Astonishing! The Plant World! The truth is discovered, and there is more to come. How did we miss it? “Forest trees hold startling secrets,” writes Suzanne Simard, who explains: “. . . Linked in a system of underground channels . . . they perceive and connect and relate with an ancient intricacy and wisdom that can no longer be denied . . . The scientific evidence is impossible to ignore: the forest is wired for wisdom, sentience, and healing.”[1] At first controversial, the science is rigorous, peer–reviewed, replicated, and now widely published. The secrets occur under the forest floor, the subterranean layer of fungi, intertwined roots, decomposers, and microscopic life.

Walk into an old growth forest and you will never forget the feel of forest duff beneath your feet; clusters of fern fronds lifting up praise; the scramble of high and low herbaceous plants surging with life; or the brush rabbit that skitters across the trail and dives into its secret tunnel beneath the vegetation. All the while evergreen fragrance permeates the senses, moist, intoxicating. The scent of green–growing life will draw you into this association of living things shaped by giant trees standing tall, branches outstretched, an inclusive gesture to all who venture close. This is the forest plant community: from the (1) canopy overhead to the (2) level of smaller trees and large shrubs, to the (3) shorter herbaceous plants (wildflowers and weeds) and (4) ground cover of tiny plants, mosses, mushrooms and the like. Beneath the ground is the supportive network—(5) fungi, roots, and underground organisms that connect, feed, water, and nurture the above–ground plant life.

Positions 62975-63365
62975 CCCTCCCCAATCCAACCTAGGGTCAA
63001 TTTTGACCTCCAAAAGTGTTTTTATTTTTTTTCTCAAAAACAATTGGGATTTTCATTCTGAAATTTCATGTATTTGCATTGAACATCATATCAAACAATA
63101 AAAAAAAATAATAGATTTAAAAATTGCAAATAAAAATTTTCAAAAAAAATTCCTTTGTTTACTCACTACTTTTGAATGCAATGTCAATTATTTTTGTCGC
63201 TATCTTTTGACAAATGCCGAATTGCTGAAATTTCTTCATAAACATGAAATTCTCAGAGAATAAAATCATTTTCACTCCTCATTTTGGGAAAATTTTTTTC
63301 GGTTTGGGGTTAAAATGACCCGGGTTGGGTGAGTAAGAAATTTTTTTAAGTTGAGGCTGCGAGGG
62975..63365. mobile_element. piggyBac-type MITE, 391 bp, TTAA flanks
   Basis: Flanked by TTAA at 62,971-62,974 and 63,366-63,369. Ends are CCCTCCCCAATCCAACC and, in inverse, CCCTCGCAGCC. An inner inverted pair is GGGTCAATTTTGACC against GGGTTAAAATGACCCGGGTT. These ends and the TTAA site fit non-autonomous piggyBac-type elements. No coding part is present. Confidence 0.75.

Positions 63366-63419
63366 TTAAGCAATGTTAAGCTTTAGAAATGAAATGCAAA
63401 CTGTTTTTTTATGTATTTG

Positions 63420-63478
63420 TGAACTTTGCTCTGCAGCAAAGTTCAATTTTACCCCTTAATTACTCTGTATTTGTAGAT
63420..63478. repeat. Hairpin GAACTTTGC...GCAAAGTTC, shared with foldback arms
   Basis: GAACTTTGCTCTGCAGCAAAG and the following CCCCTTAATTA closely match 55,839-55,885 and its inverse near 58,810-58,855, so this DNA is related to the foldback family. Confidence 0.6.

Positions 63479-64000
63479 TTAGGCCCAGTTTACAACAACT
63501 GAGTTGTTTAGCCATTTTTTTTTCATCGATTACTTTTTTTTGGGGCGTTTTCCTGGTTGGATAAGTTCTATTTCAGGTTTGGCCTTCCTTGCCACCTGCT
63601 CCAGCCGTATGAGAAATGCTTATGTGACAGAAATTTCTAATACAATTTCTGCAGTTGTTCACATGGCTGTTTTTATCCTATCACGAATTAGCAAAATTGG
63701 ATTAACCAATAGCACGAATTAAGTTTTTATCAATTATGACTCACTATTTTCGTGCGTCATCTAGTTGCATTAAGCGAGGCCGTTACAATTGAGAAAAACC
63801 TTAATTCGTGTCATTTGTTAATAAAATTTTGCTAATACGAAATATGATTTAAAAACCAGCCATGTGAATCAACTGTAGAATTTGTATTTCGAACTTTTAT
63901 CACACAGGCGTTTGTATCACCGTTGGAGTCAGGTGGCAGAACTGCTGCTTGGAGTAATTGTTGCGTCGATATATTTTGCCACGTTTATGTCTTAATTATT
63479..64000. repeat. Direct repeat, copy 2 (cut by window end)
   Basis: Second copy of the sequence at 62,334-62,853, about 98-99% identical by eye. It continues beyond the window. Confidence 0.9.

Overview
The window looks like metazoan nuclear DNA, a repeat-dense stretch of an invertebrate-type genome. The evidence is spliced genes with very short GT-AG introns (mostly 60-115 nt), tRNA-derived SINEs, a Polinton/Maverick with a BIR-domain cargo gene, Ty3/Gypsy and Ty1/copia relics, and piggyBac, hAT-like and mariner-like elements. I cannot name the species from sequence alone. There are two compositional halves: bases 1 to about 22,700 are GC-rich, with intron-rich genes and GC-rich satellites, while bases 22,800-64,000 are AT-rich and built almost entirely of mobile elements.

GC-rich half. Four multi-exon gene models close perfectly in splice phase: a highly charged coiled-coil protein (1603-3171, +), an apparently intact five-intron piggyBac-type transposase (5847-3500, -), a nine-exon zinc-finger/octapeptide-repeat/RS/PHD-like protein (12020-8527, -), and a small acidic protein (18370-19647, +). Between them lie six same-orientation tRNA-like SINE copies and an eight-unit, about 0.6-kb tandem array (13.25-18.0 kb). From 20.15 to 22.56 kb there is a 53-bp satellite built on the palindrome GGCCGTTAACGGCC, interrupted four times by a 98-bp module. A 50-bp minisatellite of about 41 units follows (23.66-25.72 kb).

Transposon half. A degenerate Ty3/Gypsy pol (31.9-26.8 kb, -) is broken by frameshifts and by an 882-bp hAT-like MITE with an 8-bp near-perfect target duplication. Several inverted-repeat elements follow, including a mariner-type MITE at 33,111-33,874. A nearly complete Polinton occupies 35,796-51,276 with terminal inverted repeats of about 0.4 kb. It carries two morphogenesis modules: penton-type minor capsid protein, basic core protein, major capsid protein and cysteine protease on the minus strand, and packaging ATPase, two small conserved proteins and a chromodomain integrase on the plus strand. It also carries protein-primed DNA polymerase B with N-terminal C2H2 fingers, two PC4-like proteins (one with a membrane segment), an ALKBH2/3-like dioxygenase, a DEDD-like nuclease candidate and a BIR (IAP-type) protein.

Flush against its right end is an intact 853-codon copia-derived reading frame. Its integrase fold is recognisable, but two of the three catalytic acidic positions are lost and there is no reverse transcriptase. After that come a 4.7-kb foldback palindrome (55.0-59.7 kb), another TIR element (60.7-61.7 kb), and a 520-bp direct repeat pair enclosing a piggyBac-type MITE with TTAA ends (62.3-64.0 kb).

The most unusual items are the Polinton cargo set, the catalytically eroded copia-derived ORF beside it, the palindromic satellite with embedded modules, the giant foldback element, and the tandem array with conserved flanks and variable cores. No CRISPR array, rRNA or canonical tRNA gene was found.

Once I began to read Suzanne’s book, I could not put it down. She described familiar territory, the Pacific Northwest forest. I knew the plants. Her research plots were located in British Columbia, but the vegetation is similar to the forest communities I walked through in Oregon and Washington. The secret to abundant life in the forest turned out to be the “cryptic underground fungal network.” The entire forest floor is connected. The biggest, oldest trees are the sources of fungal connections, serving as “linchpins for a jungle of threads and synapses and nodes.”[2] Surrounded by fungi and friends, forest life is sustainable. And beautiful.

Pause in your walk and try to take it all in. Listen. Breathe deeply. Savor the silence. Can you imagine the vegetation breathing? It’s making oxygen, storing carbon. Can you imagine the trees drawing water from the ground, sending it to the canopy where the moisture will transpire into the atmosphere? The moisture will return as rain, the water cycle at work. Patches of sunlight on green leaves trigger photosynthesis. Plants are making food—the very beginning of the food network. Everything has meaning here; each life function is necessary. I marvel at the sense of cooperation, mutual efforts that benefit all. Working in coordination with the elements of earth, air, fire (sun), water, and life, a beneficial collaboration creates this amazing, mutually sensitive plant community. It is good.

I am in awe of the wisdom found here, and humbled. Humility does not usually enter into forestry discussions. We humans think we can control nature. No more. Human arrogance and ignorance must step back. It’s time to regroup and recognize the wisdom of the forest, see the plants and the systems for what they are—an astonishing society of plants that thrives and sustains life. Can we acknowledge and appreciate the life here? Let us be humbled before such complexity. The ramifications of the system exist far beyond what we can imagine. Humility kindles deep respect.